While I usually answer a specific reader question in this space every week, I thought today would be a good time to address several questions that no readers have actually sent in, but many must be asking. Things like “What the hell is happening with the stock market?”, “Are interest rates going up soon?”, “Are the banks safe?”, and “What can I do to protect myself?”
Glad you asked.
What the hell is happening with the stock market?
This one’s easy: What’s happening to the stock market is pure panic. Like hearing “fire!” in a crowded theater, investors are stampeding for the nearest exit. What’s being screamed in the Wall Street theater, however, isn’t “fire,” it’s “double-dip,” as in double-dip recession. As I pointed out in last week’s Stock Sell-off: Is It Time to Panic?, investors are rightfully concerned that our economy is again sinking.
If our economy is failing, there’s reason to worry. Because unlike the “Great Recession” of 2008, this time Uncle Sam’s hands are tied when it comes to helping out. Can you imagine today’s Congress approving a multibillion dollar stimulus package? They have a hard time providing ongoing funding to essential agencies like the FAA.
But as of now, there’s no proof that our economy is in trouble, which proves that what you’re seeing in sell-offs like Monday’s has nothing to do with reason. It was triggered by the S&P downgrade of America’s debt to AA+ from AAA. While not a good thing, a debt downgrade by one rating agency shouldn’t cause this kind of calamity, especially since two other ones recently affirmed our nation’s AAA status. While it should have hurt bonds – that is, after all, what was being downgraded – it’s certainly not a logical reason to erase billions of stock market value.
What should you do?
The only way to trade a market panic is not to. Panics are by definition irrational, so rational thinking doesn’t work. The only thing you can do at this point is wait for the smoke to clear. The numbers and the news will ultimately tell the story: Either the U.S. is re-entering recession mode or it isn’t. Either Congress will learn to get out of its own way or it won’t. Until we know we can’t act.
As I said in Sunday’s and other recent posts, I haven’t sold a share of stock in my online portfolio. While that’s a decision I now regret, of course, I couldn’t have anticipated this irrational stampede. It’s too late to do anything about it now, but I’m not going to try catching a falling knife by buying, nor will I sell into a market panic. I’d suggest the same for you.
Are interest rates going up soon?
As I mentioned above, a debt downgrade reflects the safety of bonds: If bonds become less safe, they should pay more interest. And since the debt downgraded last Friday was U.S. government debt, rates on those securities should have gone up – a potential problem for all who borrow, since many consumer interest rates are tied either directly or indirectly to various government bonds.
But that’s not what happened. The interest rate on 10-year treasuries – the maturity tied to mortgage rates – went down Monday, from 2.57 percent to 2.34 percent. The interest rate on the two-year note dropped from .29 percent to .27 percent.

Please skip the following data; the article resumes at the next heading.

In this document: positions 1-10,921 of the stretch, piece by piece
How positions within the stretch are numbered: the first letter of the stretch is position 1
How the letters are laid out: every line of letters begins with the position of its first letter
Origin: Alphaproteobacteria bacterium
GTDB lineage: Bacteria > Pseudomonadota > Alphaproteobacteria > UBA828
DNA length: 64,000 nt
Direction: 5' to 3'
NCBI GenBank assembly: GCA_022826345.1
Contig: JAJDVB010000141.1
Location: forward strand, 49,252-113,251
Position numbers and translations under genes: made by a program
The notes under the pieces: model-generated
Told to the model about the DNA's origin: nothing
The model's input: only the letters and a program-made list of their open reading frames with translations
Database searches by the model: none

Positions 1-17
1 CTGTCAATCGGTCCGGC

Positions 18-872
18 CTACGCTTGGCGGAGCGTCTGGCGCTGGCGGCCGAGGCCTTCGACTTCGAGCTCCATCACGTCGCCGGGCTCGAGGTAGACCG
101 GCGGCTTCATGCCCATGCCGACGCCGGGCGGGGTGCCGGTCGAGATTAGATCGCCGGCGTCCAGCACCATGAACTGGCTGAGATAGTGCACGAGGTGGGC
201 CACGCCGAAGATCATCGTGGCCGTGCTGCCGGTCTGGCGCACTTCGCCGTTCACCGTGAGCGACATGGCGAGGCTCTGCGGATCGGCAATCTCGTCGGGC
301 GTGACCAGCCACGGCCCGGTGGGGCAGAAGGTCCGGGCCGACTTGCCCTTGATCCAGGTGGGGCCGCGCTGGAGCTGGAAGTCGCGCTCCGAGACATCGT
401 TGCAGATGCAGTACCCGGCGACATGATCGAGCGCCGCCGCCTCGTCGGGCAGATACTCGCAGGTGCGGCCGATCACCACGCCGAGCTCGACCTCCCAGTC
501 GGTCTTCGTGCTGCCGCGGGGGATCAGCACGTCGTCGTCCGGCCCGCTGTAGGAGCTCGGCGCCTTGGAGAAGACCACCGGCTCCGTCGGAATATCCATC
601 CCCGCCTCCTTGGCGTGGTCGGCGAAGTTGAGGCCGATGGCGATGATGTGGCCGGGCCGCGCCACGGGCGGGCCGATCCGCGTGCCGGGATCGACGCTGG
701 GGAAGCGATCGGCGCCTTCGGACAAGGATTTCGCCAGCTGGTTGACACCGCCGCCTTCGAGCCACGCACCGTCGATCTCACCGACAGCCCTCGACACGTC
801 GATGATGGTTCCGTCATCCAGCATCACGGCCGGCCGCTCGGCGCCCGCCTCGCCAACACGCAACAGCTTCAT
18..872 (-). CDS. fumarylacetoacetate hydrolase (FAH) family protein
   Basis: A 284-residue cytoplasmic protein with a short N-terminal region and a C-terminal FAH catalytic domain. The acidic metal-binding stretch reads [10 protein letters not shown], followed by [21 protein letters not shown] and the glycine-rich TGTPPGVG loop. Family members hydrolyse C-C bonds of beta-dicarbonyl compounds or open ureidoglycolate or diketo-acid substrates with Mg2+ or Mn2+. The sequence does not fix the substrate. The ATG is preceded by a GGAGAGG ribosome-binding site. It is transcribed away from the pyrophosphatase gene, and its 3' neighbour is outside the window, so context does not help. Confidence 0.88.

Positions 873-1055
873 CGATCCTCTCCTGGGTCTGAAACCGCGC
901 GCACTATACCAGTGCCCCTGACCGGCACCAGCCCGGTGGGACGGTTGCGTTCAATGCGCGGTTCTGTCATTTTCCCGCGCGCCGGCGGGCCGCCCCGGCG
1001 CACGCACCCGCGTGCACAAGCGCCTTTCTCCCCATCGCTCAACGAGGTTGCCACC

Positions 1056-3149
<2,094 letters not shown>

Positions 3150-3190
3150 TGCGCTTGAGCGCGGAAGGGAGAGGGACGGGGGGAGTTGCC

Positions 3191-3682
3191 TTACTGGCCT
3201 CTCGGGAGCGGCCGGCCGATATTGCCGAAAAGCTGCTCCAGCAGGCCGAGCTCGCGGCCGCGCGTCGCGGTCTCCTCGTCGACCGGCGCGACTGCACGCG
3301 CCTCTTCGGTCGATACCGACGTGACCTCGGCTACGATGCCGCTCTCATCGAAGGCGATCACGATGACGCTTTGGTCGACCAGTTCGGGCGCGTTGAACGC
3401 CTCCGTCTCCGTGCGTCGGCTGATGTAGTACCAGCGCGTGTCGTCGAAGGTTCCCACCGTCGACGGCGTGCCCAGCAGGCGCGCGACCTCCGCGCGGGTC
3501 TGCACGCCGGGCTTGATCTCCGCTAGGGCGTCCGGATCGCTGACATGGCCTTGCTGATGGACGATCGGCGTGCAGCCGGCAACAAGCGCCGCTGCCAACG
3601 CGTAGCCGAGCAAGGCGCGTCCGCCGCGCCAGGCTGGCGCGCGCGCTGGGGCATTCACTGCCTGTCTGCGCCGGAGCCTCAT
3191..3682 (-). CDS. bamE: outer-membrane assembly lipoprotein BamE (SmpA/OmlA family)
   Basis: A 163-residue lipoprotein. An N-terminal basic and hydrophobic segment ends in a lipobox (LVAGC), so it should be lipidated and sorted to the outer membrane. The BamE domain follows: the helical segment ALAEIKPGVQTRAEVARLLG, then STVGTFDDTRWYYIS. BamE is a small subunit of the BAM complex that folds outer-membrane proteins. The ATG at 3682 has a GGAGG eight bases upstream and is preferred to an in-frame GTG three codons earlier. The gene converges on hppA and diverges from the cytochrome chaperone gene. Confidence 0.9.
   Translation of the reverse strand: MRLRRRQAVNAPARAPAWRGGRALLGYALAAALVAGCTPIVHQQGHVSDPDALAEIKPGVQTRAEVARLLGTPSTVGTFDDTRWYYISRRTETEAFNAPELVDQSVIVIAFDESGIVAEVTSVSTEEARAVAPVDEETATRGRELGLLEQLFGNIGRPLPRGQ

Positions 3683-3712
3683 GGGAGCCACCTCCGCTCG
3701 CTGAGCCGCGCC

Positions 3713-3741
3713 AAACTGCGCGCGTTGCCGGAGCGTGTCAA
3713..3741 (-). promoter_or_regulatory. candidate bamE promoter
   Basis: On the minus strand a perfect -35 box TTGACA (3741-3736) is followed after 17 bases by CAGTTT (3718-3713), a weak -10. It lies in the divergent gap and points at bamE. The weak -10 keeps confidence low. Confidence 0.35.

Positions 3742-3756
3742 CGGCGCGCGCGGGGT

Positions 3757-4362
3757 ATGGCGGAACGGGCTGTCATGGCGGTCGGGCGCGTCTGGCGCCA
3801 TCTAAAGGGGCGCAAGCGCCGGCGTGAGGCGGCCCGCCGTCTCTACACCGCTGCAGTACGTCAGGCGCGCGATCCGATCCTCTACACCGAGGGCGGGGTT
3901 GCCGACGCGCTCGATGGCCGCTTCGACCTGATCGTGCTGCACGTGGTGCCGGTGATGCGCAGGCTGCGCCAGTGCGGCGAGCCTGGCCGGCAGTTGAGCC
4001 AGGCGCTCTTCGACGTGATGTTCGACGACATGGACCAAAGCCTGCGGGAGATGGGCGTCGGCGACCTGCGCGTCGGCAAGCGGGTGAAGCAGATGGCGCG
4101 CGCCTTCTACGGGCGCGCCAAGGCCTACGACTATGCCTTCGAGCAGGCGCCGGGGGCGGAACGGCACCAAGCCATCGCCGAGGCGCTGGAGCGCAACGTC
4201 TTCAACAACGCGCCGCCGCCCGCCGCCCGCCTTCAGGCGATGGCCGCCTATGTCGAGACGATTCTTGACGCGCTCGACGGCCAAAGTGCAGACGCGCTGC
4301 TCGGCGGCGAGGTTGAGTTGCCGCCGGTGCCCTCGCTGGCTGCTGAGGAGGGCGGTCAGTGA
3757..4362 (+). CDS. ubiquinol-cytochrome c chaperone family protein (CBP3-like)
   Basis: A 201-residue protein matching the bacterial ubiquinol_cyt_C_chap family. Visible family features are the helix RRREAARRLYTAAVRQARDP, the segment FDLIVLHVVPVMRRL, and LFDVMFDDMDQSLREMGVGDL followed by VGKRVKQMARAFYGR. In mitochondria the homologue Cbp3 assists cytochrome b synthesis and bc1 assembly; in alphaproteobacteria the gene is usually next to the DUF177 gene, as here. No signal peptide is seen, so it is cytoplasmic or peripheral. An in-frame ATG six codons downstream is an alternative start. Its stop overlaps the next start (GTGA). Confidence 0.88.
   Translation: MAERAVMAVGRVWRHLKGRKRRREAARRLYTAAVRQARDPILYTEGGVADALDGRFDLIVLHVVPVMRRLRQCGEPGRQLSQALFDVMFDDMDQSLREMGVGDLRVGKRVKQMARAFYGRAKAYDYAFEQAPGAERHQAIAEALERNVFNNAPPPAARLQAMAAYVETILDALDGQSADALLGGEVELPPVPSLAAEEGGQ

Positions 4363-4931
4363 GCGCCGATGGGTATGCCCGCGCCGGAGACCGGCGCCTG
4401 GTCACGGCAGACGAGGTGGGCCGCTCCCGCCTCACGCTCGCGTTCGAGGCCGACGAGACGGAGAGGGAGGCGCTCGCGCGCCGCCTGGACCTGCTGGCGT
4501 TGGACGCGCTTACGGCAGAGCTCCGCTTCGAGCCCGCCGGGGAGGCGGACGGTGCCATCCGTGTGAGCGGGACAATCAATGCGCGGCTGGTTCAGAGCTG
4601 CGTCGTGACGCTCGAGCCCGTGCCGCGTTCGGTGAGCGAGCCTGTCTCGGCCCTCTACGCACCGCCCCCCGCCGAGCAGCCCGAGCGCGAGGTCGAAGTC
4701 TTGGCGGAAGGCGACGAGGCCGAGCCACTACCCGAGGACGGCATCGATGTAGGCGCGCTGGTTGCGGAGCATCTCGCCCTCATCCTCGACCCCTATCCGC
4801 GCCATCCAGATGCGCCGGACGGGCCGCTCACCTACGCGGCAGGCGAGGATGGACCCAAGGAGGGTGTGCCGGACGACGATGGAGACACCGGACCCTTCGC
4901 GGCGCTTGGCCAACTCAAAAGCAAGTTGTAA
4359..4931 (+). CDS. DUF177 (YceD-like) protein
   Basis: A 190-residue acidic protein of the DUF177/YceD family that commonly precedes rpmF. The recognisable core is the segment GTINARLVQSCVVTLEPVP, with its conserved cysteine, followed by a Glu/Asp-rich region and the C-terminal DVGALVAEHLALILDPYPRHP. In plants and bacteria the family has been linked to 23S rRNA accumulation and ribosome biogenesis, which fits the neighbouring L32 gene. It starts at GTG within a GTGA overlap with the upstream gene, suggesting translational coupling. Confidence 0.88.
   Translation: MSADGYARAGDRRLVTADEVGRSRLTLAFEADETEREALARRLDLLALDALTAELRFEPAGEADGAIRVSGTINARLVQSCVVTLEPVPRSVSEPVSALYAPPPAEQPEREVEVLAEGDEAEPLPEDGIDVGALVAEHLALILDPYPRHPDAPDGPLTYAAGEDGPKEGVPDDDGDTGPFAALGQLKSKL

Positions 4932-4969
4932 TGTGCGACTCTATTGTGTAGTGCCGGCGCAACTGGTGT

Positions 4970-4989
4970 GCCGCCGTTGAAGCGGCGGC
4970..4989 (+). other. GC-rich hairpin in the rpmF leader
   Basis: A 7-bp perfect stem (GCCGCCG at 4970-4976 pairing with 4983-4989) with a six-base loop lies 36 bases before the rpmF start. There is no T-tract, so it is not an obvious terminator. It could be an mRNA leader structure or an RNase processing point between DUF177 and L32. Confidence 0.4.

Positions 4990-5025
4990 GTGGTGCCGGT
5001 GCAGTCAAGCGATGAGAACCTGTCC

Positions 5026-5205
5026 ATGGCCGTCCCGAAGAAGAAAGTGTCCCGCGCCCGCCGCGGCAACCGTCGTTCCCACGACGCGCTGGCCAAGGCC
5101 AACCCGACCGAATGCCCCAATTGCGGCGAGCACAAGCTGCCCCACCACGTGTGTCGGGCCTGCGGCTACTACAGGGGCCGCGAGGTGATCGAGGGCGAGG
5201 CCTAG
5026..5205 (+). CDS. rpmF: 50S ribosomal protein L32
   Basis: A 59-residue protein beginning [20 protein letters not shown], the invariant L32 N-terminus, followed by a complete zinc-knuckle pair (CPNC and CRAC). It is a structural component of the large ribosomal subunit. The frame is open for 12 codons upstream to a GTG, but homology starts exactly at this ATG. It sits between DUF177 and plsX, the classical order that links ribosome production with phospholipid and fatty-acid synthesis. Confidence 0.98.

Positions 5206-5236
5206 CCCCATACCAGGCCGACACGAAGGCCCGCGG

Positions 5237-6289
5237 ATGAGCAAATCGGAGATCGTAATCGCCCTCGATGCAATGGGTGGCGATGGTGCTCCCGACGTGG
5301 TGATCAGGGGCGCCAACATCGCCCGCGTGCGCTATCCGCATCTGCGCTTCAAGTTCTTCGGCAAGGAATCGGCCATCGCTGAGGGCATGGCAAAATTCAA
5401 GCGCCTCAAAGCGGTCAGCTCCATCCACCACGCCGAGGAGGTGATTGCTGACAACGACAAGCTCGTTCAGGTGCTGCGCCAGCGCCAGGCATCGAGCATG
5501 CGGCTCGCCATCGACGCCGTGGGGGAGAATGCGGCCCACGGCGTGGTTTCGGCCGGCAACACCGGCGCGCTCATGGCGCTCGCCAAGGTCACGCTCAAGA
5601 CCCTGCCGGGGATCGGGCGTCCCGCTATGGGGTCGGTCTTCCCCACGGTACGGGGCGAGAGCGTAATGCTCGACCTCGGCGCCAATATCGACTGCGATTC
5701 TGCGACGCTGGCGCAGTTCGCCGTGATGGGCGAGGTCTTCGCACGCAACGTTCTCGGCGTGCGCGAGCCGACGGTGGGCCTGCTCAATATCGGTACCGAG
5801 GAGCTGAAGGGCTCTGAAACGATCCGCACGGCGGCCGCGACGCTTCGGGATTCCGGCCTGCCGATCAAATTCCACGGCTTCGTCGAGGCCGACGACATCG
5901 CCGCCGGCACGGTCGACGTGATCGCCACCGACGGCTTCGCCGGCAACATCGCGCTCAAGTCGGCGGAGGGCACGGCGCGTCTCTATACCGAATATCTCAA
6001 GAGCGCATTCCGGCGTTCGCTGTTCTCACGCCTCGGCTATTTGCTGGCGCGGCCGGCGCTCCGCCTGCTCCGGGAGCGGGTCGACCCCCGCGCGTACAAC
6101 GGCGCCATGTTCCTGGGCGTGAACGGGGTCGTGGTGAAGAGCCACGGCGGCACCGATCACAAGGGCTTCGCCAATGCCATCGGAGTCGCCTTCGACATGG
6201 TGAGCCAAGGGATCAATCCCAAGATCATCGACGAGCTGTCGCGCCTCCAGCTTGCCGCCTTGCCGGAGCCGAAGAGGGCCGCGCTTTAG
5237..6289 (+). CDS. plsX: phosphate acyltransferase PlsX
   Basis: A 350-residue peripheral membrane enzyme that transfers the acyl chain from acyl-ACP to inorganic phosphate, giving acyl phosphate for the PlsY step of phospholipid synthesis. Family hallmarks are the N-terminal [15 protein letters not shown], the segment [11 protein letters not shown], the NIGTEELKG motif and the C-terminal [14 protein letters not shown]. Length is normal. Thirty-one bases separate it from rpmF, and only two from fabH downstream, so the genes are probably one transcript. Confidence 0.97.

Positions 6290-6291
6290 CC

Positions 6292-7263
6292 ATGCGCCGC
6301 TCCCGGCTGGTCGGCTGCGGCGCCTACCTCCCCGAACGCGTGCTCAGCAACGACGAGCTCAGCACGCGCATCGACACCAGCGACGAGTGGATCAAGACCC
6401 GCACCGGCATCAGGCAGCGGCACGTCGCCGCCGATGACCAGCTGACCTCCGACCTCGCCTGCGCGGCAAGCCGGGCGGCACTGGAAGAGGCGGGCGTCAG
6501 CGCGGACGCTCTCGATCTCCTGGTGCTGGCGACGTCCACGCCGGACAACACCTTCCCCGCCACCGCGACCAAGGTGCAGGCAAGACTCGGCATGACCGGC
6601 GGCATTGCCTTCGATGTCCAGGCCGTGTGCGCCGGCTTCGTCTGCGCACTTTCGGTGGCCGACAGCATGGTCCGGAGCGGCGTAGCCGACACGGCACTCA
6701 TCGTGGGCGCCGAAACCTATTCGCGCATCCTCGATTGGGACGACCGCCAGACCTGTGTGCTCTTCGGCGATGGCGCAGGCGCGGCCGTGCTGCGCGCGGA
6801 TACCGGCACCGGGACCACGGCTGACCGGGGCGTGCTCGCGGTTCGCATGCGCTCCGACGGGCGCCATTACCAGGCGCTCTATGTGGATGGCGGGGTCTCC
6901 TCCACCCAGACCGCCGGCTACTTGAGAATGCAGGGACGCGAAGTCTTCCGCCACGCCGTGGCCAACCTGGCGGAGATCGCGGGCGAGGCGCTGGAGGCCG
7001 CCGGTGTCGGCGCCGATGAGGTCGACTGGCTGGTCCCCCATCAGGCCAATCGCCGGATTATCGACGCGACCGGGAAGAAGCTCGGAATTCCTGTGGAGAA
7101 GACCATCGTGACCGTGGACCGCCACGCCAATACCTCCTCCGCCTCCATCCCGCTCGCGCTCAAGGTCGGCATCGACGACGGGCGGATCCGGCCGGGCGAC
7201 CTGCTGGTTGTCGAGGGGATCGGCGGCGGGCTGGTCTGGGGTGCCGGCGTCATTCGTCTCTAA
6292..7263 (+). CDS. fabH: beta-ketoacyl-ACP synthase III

The reason interest rates on treasuries went down instead of up is because investors fleeing stock markets worldwide have to put their money somewhere, and despite S&P’s downgrade, U.S. treasuries are still considered to be one of the safest investments on the planet. When bonds are bought, their prices rise and their rates drop.
Bottom line? Don’t worry about credit card, mortgage, or other loan rates rising soon, especially if the economy remains weak.
Are banks safe?
In a word, yes. Just as Uncle Sam stands behind his bonds, he stands behind banks via the FDIC. If you’re below the $250,000 FDIC guarantee, your money is safe.
What can I do to protect myself?
If you have a time machine, go back to last Friday and buy the investment of choice in market panics: gold. It went up $68 per ounce yesterday to $1,720. But if you can’t time-travel, it may be too late to buy it now. I say “may” because if the market panic continues, it will probably go up more. But if rationality returns, the reversal may be swift and those now piling into gold may pile out and go back into stocks, which could push gold prices down.
While I do have some money in gold as a hedge against just this type of event, I’m not buying any more. As I said above, what I’m doing is watching and waiting. If things keep going south, my only option is to sit on the sidelines – for years, if necessary – and wait until things can’t get any worse. That’s how I made nearly 100 percent on my portfolio in two years starting in 2009, and that’s how I’ll do it again.
If your nest egg is exposed to the stock market, there’s little you can do at this point. But here’s something not to do: Freak out and sell at what may turn out to be an inopportune time.
And now for a little good news…
What’s crushing stocks is fear of Great Recession 2. But lest we forget, a weak economy has positives as well. Case in point? Oil prices have been plunging along with stocks lately. Crude closed yesterday at just more than 80 bucks a share, about 20 percent lower than it was just a couple of weeks ago. That should show up as lower pump prices soon.
Got more money questions? Browse lots more Ask Stacy answers here.